The move comes in response to Barry Swenson Builder's reluctance to use story poles to show how tall the project will be (up to 70 feet from the sidewalk in some cases). Consisting of little more than long poles with bright balls on the end, story poles are erected--usually in smaller projects--to be a visual representation of a proposed project's height.

Barry Swenson contends that building the story poles is just too difficult (because, well, they're too tall) and has stood behind the digital representations used in its PowerPoint demonstrations shown at City Council meetings and available online.

"Building story poles would not work. The logistics are just too difficult. I mean, how would you do it?" says Nickell. "And even if they were built, they wouldn't be as good as digital projections."

"It seems like Barry Swenson's favorite word is 'impossible,'" Weller responds. "They can't possibly show story poles, they can't possibly sign union contacts, they can't possibly build a smaller hotel. They seem to always have a million excuses."

No Walk in the Park

Nu_z wouldn't trade places with Chet Bardo. The new superintendent of the Santa Cruz District of California State Parks is in charge of 30 parks (more than any other district) in need of $1 million in repairs. Staff levels are down, but with everyone spooked by high gas prices, the number of visitors is up as vacationers stick close to home. And the state budget is, of course, in a shambles.

Given these facts, Nu_z would have expected to see Bardo drowning his sorrows at the free wine table at the Aug. 14 reception at the Henry Cowell Visitors Center officially welcoming him to the job. But no. As he chatted with parks enthusiasts, Bardo radiated equanimity.

"Our people are just experts at this," he explained later. "If it's Band-Aids and baling wire, they find a way to figure it out."

To illustrate, Bardo cited statewide figures from last year. "We had almost a million hours in service from volunteers," he said. "Economically, that's worth 18 to 19 million [dollars]. That's huge! But at the same time, the permanent folks managing programs and volunteers, they decreased 8 or 9 percent. And at the same time, program delivery went up 24 percent. Figure that out! People are creative."

How about a little less mandatory creativity and a little more funding? Nu_z waits with bated breath to see what becomes of Assemblymember John Laird's parks funding proposal. His plan to add $10 to every Californian's vehicle license fee would put $280 million a year into state parks' coffers and wipe out the entrance fee to boot. According to a Laird spokesman it will either be folded into the budget currently being negotiated or presented as a bill. Either way, we'll know next week.

Greasy Grant for Harbor

The sight of oil-soaked birds and greasy beaches is a sight Americans unfortunately know well. And nearly a year after the Cosco Busan leaked 58,000 gallons of fuel oil into San Francisco Bay, the Santa Cruz Harbor got a much-needed weapon against potential oil spills. Thanks to a $27,300 grant from the Department of Fish and Game's Office of Spill Prevention and Response, the harbor is now equipped with a mobile oil spill containment unit.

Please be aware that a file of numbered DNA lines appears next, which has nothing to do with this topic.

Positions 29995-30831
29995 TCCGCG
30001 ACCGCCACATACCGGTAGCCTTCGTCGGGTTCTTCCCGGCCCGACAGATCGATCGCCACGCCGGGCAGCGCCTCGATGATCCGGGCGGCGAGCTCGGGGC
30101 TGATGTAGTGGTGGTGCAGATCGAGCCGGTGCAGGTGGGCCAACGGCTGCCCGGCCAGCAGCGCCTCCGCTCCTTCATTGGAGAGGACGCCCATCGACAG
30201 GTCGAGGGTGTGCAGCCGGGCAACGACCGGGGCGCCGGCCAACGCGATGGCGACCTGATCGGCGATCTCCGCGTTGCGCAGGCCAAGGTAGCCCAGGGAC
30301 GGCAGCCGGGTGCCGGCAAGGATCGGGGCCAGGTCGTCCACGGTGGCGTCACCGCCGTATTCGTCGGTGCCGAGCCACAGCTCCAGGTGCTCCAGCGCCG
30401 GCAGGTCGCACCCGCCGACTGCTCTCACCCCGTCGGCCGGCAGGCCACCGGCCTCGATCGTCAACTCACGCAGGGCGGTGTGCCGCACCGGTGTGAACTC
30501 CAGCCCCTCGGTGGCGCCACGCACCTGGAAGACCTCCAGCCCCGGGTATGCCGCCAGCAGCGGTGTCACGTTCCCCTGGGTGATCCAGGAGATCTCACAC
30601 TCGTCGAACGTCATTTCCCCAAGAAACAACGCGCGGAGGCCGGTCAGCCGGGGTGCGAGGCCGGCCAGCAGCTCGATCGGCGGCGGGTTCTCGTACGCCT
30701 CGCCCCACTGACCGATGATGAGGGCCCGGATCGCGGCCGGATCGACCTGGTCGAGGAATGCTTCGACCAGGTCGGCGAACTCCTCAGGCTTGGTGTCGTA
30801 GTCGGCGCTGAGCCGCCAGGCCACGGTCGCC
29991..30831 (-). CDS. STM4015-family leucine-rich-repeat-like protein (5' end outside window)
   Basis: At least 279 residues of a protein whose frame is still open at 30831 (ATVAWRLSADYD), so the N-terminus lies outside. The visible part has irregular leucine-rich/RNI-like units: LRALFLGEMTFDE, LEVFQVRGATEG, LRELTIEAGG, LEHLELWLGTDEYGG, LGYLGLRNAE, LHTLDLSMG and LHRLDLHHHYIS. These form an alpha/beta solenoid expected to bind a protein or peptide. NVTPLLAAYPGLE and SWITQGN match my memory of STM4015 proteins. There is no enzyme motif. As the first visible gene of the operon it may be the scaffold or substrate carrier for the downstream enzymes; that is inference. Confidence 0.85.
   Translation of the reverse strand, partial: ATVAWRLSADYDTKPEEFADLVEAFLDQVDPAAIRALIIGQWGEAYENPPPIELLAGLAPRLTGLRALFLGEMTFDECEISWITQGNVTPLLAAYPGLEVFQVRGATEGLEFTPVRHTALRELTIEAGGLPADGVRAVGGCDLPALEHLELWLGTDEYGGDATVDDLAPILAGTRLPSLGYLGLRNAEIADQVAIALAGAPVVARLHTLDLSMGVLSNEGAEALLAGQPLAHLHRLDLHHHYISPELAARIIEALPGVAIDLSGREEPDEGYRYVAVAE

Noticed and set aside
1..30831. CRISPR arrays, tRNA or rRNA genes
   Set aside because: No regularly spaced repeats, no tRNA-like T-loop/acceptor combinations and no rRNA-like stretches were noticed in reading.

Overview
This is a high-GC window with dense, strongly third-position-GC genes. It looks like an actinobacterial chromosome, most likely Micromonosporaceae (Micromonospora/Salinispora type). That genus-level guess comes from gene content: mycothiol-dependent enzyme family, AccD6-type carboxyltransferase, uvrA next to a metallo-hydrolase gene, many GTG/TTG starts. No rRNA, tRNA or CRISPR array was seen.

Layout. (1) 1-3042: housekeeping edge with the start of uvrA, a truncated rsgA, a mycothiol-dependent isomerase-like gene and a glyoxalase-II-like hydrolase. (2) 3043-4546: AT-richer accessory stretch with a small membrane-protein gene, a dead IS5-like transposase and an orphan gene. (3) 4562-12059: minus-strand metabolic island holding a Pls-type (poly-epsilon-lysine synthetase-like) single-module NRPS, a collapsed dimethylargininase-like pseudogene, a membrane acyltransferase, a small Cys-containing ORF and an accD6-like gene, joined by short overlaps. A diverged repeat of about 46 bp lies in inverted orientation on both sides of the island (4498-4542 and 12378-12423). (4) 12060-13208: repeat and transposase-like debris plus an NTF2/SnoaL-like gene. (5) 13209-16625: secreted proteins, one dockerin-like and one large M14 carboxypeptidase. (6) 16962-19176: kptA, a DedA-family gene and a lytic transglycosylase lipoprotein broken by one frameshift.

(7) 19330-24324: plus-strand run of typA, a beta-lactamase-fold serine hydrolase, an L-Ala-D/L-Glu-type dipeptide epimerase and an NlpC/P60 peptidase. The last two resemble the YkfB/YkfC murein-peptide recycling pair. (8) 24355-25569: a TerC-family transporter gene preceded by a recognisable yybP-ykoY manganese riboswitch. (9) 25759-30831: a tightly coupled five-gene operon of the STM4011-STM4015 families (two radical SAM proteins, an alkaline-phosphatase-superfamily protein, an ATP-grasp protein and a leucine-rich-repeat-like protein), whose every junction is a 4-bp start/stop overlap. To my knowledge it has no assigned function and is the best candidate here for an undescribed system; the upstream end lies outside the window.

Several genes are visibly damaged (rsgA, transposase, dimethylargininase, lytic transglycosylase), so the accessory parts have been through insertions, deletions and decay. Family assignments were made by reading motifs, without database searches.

The 1,000 feet of containment boom, absorbent pads, anchors and buoys all fit nicely into a trailer that can be towed to any shoreline in danger of a spill's flowing muck. The DFG, the Santa Cruz Fire Department and Santa Cruz Police showed off the new toys at the Harbor on Aug. 15. Using a small boat, officers and firefighters practiced extending the long orange barrier in the water while flocks of pelicans and curious harbor seals kept watch.

"This equipment allows us to respond quickly in the event of an oil spill. The idea is, we could block off the harbor or contain the oil as best we can in the first few hours until a larger cleanup crew could come in. Or in the case of a small sinking ship, we could encircle the wreckage and prevent the spill from spreading," says Port director Rick Smith. "The first two hours [after a spill] are very important."

Aleah Lawrence-Pine and Lauren Gilligan from Save Our Shores were on hand for the demo and said they were glad the city had beefed up its oil doomsday plan. They also talked excitedly about some new organic technology being used by UC-Berkeley students to battle spreading oil slicks.

"There are researchers who lay hair mats down on the oil which have mushrooms growing on them," says Lawrence-Pine. "The hair sucks up the oil and the mushrooms absorb it. I'd like to see some of these ideas used here someday."

For DFG environmental scientist Josh Curtis, the new equipment is better than nothing.

"Any sort of oil protection can fail," says Curtis. "But even the most basic protection is crucial immediately after a spill. We all just hope we'll never have to use it."


Nūz just loves juicy tips about Santa Cruz County politics.